Former NFL coach Les Steckel has been associated with the Fellowship of Christian Athletes for nearly a half century and he shared both his experiences as well as the importance of the organization with those gathered Tuesday night for the Lakeway FCA Fundraising banquet at First Baptist Church.
Steckel, who had stints at several college and professional programs, served as president of the FCA until his retirement a few years ago, telling those in attendance “I’m retired now with more emphasis on ‘tired’ than ‘re’”.
He recounted his own experience of growing up in a small town in Pennsylvania and then attending the University of Kansas to play football. “I was this hot-shot running back from Pennsylvania and I went all the way out to Lawrence, Kansas to play. Do you remember a guy named Gale Sayers, the Kansas Comet? Do you remember John Riggins, the Hall of Fame running back for the Washington Redskins? That’s the reason you don’t remember who I am; can you imagine being on a college football team with Gale Sayers and John Riggins?”, Steckel joked.
He served as the head coach of the Minnesota Vikings during the 1984 season. “As they say in Minnesota, who was the coach between Bud Grant and Bud Grant?” Steckel said of the one year tenure between Grant’s two stints in Minneapolis. Steckel, a retired Marine, took time to recognize all the veterans in attendance and stated “I always say we should stand for the flag and kneel to the cross.”
Steckel’s first association with FCA came as a college graduate assistant. When he was at the University of Colorado, he was invited to a camp and while there, one of the speakers in attendance was Hall of Fame quarterback Roger Staubach. “There were 700 boys who were sitting there like mannequins, they were listening to every word he said. I will never forget when Roger went over and picked up his bible and turned to me and said ‘Hey Les,’ don’t forget this”, referring to Staubach’s bible. “‘This book is diametrically opposed to what the world says we are to do.’ Why do I remember that since 1972? Because it was Roger Staubach, an athlete who told me that this book is powerful and you should get into it.”
FCA has been fortunate in that unlike other campus ministries, they have been able to maintain a presence at elementary, middle and high schools as well as colleges and universities for decades. The main reason is a demand by coaches and student-athletes who ask for the ministry to be present on their campuses.
“It’s exciting to be a part of this ministry, which is invited on campus,” Steckel said. As the president of the world’s largest sport ministry, Steckel had the opportunity to travel across the nation and indeed, across the world. “If you could see what I have seen and hear what my wife has heard after traveling from Portland, Oregon to Portland, Maine, from Los Angeles to Boston, from Fargo to Corpus Christie, from Harlem to Honolulu, here is what we hear; we want FCA in our community, we want FCA in our schools.”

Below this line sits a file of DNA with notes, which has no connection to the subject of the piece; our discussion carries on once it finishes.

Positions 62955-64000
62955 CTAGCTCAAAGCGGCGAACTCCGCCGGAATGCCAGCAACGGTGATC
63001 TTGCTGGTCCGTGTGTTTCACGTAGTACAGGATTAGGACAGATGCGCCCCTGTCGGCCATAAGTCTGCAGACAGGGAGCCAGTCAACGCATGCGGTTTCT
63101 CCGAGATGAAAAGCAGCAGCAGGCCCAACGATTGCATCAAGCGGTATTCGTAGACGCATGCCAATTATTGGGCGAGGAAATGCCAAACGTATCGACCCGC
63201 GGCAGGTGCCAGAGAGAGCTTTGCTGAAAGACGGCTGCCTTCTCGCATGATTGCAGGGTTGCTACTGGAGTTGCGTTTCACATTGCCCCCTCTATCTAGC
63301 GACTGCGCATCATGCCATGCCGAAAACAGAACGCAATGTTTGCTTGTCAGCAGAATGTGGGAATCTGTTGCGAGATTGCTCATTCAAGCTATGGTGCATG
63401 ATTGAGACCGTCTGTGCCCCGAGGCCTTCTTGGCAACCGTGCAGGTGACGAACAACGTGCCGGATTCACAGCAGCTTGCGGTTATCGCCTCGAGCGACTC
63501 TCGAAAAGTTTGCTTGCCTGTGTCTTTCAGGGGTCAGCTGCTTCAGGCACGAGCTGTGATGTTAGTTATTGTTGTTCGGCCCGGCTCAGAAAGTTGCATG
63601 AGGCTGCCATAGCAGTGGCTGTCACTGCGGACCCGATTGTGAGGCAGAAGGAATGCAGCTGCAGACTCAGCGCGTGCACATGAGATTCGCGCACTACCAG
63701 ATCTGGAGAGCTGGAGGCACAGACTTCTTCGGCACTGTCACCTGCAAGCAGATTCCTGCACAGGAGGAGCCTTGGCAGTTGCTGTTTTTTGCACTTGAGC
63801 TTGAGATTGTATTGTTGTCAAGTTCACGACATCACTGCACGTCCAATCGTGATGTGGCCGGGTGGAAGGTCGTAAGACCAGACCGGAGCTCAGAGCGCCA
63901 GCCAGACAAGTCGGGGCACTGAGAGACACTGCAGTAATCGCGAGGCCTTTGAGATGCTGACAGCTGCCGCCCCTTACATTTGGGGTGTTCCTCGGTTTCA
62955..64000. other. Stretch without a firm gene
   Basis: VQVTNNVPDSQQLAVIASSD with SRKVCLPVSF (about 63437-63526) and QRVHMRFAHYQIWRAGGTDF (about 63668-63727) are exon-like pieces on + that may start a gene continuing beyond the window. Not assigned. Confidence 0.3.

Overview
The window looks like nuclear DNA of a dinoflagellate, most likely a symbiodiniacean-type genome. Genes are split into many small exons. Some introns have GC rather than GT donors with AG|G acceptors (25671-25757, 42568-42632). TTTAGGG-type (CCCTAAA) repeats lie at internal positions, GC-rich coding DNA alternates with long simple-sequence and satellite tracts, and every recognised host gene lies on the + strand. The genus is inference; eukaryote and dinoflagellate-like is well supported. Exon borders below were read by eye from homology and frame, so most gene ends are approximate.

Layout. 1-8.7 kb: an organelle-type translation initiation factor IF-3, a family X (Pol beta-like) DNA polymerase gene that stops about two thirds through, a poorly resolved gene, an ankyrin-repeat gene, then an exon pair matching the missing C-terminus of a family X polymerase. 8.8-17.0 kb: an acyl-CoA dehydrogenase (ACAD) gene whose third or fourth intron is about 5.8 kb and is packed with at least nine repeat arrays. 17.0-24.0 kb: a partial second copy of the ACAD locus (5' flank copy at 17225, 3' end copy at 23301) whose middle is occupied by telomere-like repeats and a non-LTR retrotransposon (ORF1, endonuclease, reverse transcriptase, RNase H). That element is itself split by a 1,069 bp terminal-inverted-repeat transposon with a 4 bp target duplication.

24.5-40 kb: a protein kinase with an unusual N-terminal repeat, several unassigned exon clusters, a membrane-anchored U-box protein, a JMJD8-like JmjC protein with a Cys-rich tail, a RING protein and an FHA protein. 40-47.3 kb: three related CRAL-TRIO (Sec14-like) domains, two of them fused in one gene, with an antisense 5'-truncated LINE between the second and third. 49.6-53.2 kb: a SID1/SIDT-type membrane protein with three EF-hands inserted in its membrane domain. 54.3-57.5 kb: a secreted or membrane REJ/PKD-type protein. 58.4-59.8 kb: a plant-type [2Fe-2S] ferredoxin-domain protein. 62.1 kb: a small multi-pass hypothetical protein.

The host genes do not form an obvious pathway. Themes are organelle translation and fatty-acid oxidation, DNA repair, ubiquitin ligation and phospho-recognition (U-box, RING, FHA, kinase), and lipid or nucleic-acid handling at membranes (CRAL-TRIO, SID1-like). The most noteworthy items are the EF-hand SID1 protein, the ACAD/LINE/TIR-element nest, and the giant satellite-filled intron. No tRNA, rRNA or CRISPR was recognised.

“Why has God kept FCA around for all these years? Because it’s making a difference, there is no doubt about that,” Steckel said. “We are truly invading the world of sports and influencing more coaches and athletes. Young people today are looking for meaning and purpose and guidance and direction in life.”
Steckel was the offensive coordinator for the Tennessee Titans when they made it all the way to the Super Bowl in 2000 where they lost a narrow 23-16 decisions to the St. Louis Rams. Steckel recounted how his experience with the team was similar to the people he has worked with in FCA. “When I was with the Titans, I asked our players three questions: who are we, where are we going and how are we going to get there. The same is true with the FCA. I get asked all the time what it’s like to coach in the NFL with giant egos and lots of money. I always ask right back ‘do you go to work every day with 53 people who love what they do, are good at what they do, who work hard at what they do and every day try to get better?’ I got to work with people who did the very same thing at FCA.”
Steckel’s professional career ended in 2003 when he coached the running backs for the Buffalo Bills. Two years later, he started his tenure as the FCA president. He said he has had opportunities to return to the coaching fraternity but declined. He was offered $1.8 million to be an offensive coordinator for an NFL team while he was serving as the president of the FCA but turned down the opportunity to return to the professional ranks. “I was offered millions of dollars to do what I loved to do. I hear from other coaches that I could still get back into the League. But I tell them they are in the winning and losing business on Sundays but I have been in the life and death business for almost 15 years,” referring to his work with an organization that deals in spiritual matters for athletes and coaches around the world.
For more information on the Lakeway Fellowship of Christian Athletes, contact area director Marty Blakely at email@example.com or at 615-476-4768.